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September 29, 2022

Crater filling at Kīlauea is sometimes like pouring liquid into a mug, but more often it is like injecting haupia crème into a crispy malasada.

Volcano Watch is a weekly article and activity update written by U.S. Geological Survey Hawaiian Volcano Observatory scientists and affiliates.

Since December 2020, two eruptions have been filling the deep pit crater left by the 2018 subsidence of Kīlauea caldera. The first eruption started in late December 2020 and lasted 5 months. The second eruption continues and will reach one year old on September 29th. As of this week, more than 150 million cubic meters (over 39 billion gallons) of new lava have filled that pit and lifted its floor almost 370 meters (1200 feet) higher than the deepest point of 2018 subsidence.

 
 
Color photograph of lava lake
KWcam image taken on September 28, 2021, before the eruption began in Halemaʻumaʻu on September 29, 2021.  Several islands, including the one in the center of the crater that formed on December 20, 2020, are surrounded by younger lava flows erupted during the December 2020-May 2021 Kīlauea summit eruption. USGS photo.
Color photograph of lava lake
KWcam image taken on September 27, 2022. The floor of Halemaʻumaʻu has grown in area and elevation due to the ongoing eruption in crater. The island that formed on December 20, 2020, is surrounded by younger lava flows so what is seen on the surface of Halemaʻumaʻu crater floor today represents the oldest and youngest deposits from these recent eruptions! USGS photo.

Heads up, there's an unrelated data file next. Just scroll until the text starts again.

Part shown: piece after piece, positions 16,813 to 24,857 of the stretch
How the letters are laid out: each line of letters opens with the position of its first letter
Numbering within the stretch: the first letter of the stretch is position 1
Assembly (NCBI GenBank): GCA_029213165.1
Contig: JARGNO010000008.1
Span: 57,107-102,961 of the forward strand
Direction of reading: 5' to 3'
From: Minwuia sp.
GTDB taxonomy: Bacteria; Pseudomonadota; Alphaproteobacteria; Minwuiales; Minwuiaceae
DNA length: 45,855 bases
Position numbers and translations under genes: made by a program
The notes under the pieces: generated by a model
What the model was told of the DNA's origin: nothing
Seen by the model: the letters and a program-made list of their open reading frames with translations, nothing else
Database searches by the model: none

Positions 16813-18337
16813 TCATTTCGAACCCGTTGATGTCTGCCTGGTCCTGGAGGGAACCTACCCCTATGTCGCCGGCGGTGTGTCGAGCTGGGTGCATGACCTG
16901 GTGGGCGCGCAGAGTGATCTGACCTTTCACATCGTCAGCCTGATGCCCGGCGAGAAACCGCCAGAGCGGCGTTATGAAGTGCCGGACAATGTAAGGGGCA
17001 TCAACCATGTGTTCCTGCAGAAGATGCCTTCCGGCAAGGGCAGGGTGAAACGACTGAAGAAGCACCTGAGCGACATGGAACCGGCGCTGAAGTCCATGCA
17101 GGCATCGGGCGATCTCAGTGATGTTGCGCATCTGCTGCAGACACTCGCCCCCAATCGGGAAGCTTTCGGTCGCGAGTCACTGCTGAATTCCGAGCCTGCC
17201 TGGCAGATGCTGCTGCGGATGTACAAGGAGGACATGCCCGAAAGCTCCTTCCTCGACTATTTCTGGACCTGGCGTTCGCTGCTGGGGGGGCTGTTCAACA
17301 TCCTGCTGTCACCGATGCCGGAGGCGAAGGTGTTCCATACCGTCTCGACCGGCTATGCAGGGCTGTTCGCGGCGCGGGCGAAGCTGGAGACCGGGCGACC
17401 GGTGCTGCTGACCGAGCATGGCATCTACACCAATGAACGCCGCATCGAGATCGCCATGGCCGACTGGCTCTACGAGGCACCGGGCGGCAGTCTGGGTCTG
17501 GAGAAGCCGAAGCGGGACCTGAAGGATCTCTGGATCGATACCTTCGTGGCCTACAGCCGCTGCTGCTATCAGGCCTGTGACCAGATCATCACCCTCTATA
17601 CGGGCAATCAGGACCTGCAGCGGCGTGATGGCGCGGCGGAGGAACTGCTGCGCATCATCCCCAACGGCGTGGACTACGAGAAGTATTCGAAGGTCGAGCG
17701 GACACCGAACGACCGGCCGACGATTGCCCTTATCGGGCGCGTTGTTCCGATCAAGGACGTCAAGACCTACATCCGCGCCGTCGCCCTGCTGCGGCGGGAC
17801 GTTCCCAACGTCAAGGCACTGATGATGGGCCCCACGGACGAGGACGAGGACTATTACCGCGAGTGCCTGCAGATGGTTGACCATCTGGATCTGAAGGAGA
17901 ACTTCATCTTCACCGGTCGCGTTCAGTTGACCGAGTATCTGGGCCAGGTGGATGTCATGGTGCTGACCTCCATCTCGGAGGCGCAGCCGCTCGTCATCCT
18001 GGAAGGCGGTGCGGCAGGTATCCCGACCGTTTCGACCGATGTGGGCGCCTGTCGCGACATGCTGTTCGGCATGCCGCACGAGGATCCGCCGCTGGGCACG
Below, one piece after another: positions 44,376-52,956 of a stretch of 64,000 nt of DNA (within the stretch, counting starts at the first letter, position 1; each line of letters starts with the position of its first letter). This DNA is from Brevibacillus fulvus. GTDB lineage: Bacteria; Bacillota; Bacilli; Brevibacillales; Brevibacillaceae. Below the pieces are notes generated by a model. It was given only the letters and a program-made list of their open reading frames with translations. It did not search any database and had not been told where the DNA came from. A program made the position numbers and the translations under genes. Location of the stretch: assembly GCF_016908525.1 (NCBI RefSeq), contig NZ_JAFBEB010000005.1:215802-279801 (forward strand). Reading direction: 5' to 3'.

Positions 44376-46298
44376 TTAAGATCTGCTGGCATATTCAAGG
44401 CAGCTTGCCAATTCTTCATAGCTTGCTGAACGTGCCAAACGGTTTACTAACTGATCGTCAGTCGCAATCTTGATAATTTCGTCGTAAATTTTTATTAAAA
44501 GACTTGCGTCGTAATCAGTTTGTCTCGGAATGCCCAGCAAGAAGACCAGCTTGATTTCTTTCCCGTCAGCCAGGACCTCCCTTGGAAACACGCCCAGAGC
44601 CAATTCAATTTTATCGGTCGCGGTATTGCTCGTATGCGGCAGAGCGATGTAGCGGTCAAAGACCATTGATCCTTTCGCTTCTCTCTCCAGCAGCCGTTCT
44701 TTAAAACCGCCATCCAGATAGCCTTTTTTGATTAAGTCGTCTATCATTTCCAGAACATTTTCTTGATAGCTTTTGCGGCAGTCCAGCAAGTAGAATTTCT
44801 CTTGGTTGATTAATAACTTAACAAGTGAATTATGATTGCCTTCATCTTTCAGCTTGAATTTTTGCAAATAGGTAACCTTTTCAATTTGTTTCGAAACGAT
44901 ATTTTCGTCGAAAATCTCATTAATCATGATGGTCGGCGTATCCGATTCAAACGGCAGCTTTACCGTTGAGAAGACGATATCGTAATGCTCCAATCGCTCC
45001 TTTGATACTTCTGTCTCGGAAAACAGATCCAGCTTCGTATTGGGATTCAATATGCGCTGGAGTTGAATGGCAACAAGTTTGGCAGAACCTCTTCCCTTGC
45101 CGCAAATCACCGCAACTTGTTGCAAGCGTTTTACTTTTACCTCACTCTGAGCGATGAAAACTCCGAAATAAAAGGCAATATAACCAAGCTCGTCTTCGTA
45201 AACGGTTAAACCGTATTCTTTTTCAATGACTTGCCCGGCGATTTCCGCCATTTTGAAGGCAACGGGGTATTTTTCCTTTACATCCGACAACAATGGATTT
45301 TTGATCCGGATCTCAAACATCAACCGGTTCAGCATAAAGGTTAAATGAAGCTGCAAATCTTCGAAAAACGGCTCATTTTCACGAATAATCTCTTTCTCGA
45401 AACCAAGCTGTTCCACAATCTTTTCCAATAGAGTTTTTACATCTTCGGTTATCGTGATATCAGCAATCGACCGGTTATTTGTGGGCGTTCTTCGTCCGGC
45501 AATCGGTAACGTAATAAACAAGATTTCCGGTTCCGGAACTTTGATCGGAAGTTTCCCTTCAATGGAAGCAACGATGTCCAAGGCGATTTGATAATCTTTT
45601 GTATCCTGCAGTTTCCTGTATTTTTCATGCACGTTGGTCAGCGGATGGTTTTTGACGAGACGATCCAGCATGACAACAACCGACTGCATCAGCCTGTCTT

The first eruption started on December 20, 2020, and by the new year, the lava level had risen more than 180 meters (590 feet). The last activity was observed on May 23, 2021, after lava had filled 225 meters (739 feet) of the pit. The crusted crater floor had an area of 45 hectares (111 acres) capping a volume of 41 million cubic meters (over 10 billion gallons) of mostly molten lava. The crater floor was adorned with a main island (formed in the first hours of the 2020-21 eruption), several smaller islands to the east, and a small vent cone at its west edge. The high point of the island was about 25 meters (82 feet) above the surrounding crater floor.

Activity picked up again on September 29, 2021, from a new western cone and from the edges of the crater floor. As of September 12, the 2021-22 eruption has added 111 million cubic meters (29.3 billion gallons) of lava, raised the crater floor another 140 meters (460 feet), and more-than-doubled the area of the 2020-21 crater floor.

Current views of Halemaʻumaʻu show a central oval-shaped plate of 2020-21 crust with its main island frozen into it. While the 2020-21 crater floor is being lifted, new floor is being added around its edges by the 2021-22 ongoing eruption. The erupting vent, called the west cone, seems to be frozen in the same position at the west edge of the 2020-21 crater floor. Currently, the small lava lake occupies less than 1 percent of the crater floor.

The crater floor continues to rise, with a few brief drops, like the top of a piston with the crust mostly intact at its top. Because the pit is shaped like a funnel, the uplifted crater floor must get larger as it moves upward.

While it may seem odd that more lava is not erupted over the crater floor to build it higher flow by flow, history shows us that this piston-like uplift from beneath the floor is a common mechanism by which Kīlauea fills its craters. Rev. Titus Coan recognized this in the 1800s when the central part of the caldera floor rose almost 60 meters (197 feet) between two of his semiannual visits. He deduced that it was uplifted from beneath because plants were undisturbed on the raised plateau.

Thomas Jaggar, founder of the Hawaiian Volcano Observatory, observed this process several times between 1916 and 1924. The crater floor would uplift at long-term rates of 0.5-1.5 meters (1.5-5 feet)/day over several months with the faster rates at the start of the uplift.